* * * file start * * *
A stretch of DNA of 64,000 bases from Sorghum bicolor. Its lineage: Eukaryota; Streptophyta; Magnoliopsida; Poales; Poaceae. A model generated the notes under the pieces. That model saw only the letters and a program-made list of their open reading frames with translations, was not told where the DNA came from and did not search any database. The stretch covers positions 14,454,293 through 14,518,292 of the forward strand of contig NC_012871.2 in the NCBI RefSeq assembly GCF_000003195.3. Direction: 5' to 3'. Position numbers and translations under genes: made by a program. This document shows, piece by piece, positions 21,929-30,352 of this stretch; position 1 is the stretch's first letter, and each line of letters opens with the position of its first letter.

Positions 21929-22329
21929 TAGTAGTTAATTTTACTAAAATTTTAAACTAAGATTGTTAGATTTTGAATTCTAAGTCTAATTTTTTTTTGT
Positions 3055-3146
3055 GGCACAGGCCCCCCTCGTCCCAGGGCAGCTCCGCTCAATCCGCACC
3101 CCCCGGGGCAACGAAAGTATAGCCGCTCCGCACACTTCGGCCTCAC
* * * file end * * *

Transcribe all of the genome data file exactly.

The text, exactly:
A stretch of DNA of 64,000 bases from Sorghum bicolor. Its lineage: Eukaryota; Streptophyta; Magnoliopsida; Poales; Poaceae. A model generated the notes under the pieces. That model saw only the letters and a program-made list of their open reading frames with translations, was not told where the DNA came from and did not search any database. The stretch covers positions 14,454,293 through 14,518,292 of the forward strand of contig NC_012871.2 in the NCBI RefSeq assembly GCF_000003195.3. Direction: 5' to 3'. Position numbers and translations under genes: made by a program. This document shows, piece by piece, positions 21,929-30,352 of this stretch; position 1 is the stretch's first letter, and each line of letters opens with the position of its first letter.

Positions 21929-22329
21929 TAGTAGTTAATTTTACTAAAATTTTAAACTAAGATTGTTAGATTTTGAATTCTAAGTCTAATTTTTTTTTGT
Positions 3055-3146
3055 GGCACAGGCCCCCCTCGTCCCAGGGCAGCTCCGCTCAATCCGCACC
3101 CCCCGGGGCAACGAAAGTATAGCCGCTCCGCACACTTCGGCCTCAC